Answering The Call of Doody

Oh man. I had an epiphany about why old ladies use those clear plastic sofa covers. And it’s not because they live in perpetual fear of excitedly wetting themselves when Publishers Clearing House rings their doorbell. It’s because of craptastic babies. Or more specifically, their frazzled parents.

Mind you, veteran parents have superpowers that obviate the need to cover your furniture. But freshmen fathers and mothers are still acquiring skills.

Case in point: your friends are over with their newborn, when suddenly a malodorous miasma wafts across the room. While the parents begin triage, you casually look askance. Maybe you even offer a more accommodating room.

But new parents are to be trusted no more than gypsies.* Five times out of six, a diaper is changed without incident. But if a smidgen of poo smears your throw-pillow? Panicked parents will flip it over if the coast is clear. Or say a kicking baby will only be soothed by the Montblanc perched on your desk? Make it so.

Casualties in the service of expediency only multiply in public, where victims are anonymous. Full, fetid diapers are stuffed into the trashcan of a restaurant’s bathroom. The changing station in Barnes & Noble will be left looking like some baby’s butt perpetrated a hate crime.

When a mom friend first asked if we’d ever handled a blowout, I was confused. “You mean like with a car tire?” She gave an amused snort at my naiveté, then invoked Aliens to describe a horrific fecal exodus. (Although given the combustive nature and subsequent frantic efforts required to defuse a blowout, I always identify more with the Hurt Locker.)

Changing Fox’s diapers, I have a decent record with home field advantage. But my away game is terrible ¿Backseat of a car? I’m like 0-3. ¿Vinyl booth of a diner? I’m second string on the JV squad. ¿Airplane lavatory? I don’t even play in that division. When the action gets too hot, I send in The Wife. She’s got a Gold Glove fielding dribblers, bloops and squibs.

As with alligator wrestling, a diaper change can turn perilous. Newborns are fairly docile. But a squirmy one year-old male can arch, pivot, then drag you down into a death roll. You either hang on or get swamped.

But enough ruminating. I should dispense some wisdom. So if you don’t already know, herewith are [ahem]

Three Things To Increase Your Chances Of A Hassle-Free Diaper Change
or
Did you ever think you’d be reading this shit?

1. Huggies Slip-On diapers. These feature a major innovation, possibly on par with elasticized waistbands, resealable tabs and superabsorbent polymers. You just pull these up and on, like underwear. Done.

The Wife is positively crazy about them. Pull-Ups have existed for years as a toilet-training tool for older toddlers. But this is the first baby diaper that comes pre-fastened at the waist. This means you don’t even need a changing table – provided you’re just swapping out a wet diaper. Note that Slip-Ons are a little scratchier than your baby’s regular brand, so they’re better suited for short stints than for long naps. But on-the-go, nothing could be easier.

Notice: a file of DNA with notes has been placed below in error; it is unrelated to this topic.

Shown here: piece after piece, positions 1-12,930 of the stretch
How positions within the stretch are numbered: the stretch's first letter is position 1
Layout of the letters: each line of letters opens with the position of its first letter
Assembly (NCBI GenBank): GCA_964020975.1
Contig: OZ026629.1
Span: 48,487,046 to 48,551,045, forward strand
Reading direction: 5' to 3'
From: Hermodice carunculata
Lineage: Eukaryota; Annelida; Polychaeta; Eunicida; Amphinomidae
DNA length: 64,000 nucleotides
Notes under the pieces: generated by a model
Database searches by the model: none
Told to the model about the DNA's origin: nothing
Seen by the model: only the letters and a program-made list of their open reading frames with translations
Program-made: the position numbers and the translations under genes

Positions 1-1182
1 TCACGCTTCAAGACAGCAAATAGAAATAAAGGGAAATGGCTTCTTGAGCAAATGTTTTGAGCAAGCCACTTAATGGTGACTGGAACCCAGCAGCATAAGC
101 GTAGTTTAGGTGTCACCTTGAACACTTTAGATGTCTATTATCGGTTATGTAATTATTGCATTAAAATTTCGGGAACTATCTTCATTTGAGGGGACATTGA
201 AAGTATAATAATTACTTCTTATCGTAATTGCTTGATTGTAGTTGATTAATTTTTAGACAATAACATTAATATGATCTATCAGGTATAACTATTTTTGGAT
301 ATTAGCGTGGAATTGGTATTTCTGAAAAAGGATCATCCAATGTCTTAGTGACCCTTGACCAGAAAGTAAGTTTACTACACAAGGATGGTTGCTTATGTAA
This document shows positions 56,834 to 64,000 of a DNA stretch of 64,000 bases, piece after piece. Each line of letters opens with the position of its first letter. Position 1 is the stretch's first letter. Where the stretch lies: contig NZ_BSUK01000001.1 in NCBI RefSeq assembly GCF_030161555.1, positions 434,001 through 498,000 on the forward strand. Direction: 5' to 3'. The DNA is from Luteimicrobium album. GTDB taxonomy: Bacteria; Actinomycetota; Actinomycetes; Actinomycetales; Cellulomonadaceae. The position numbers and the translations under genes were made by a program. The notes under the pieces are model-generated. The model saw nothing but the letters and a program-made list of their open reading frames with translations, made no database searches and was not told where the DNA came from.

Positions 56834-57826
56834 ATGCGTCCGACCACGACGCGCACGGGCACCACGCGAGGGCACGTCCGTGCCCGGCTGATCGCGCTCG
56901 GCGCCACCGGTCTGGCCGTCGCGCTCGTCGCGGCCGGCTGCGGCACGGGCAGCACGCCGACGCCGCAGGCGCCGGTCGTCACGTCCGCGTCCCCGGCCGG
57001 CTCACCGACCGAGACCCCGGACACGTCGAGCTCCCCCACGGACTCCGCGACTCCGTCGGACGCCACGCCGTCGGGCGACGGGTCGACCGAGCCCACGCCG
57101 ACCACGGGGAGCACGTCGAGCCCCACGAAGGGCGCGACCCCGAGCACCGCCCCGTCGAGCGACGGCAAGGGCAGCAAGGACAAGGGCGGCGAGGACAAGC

2. Plush Pad, by Ah Goo. Gezundheit. It’s like a portable Tempur-Pedic changing pad. The thin layer of memory foam gives your newborn a soft comfy surface. (Ah Goo has in no way compensated me for writing this, which I contend is a huge tactical oversight on their part.) Oh and the Plush Pad comes in a cover that is water-repellent and washable. How is that possible? Good question.

3. Music. I know you’ve got some ass-happy baby playlist, lovingly curated, thoughtfully ordered, and all cued up on your iPod.

Oh that’s just me?

Okay cool.

I used to mollify Fox by handing him the trinket du jour. But either he’s outgrown the ruse, or he’s ready for one of those forged metal ring puzzles. Nowadays music is the only reliable distraction on the changing table. These three songs from Yo Gabba Gabba! have been doing the trick for months now. (Just click on the triangles when you’re ready for a listen.)

Animal Sounds by the Aggrolites. An easy-breezy reggae tune. And it’s educational. Irie.

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In a Safeland by Tanya Petra Haden. Hauntingly beautiful song about a girl’s apprehensions moving to a new neighborhood.

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Be Nice To Animals by the Salteens. A finger-snapper that just might keep your kid from pulling the limbs off a daddy long legs.

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Outside the home, you’ll of course need an iPhone or something with a passable speaker. As I am not in possession of an iPhone, I’ve never actually used the music option on the road. But a boy can dream.

Sometimes, when fate and circumstance conspire against you, it’s time to man-up. Like changing a flat tire, there’s something to be said for rolling up your sleeves and getting your hands dirty. It’s just too bad there’s no roadside assistance for dirty diapers – no AAA for your baby’s blowout. But if you get in over your head, you can always take a page from the fairer sex: try looking helpless until someone takes pity and does it for you.

 

* I was under the impression that politically correct terms for Gypsies and Eskimos were optional. No? Fine. Roma.

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One Response to Answering The Call of Doody

  1. Theresa March 22, 2012 at 7:13 am #

    “The changing station in Barnes & Noble will be left looking like some baby’s butt perpetrated a hate crime.” Best sentence EVER. No more drinking coffee while I’m reading your blog. You have a gift – thanks for sharing.

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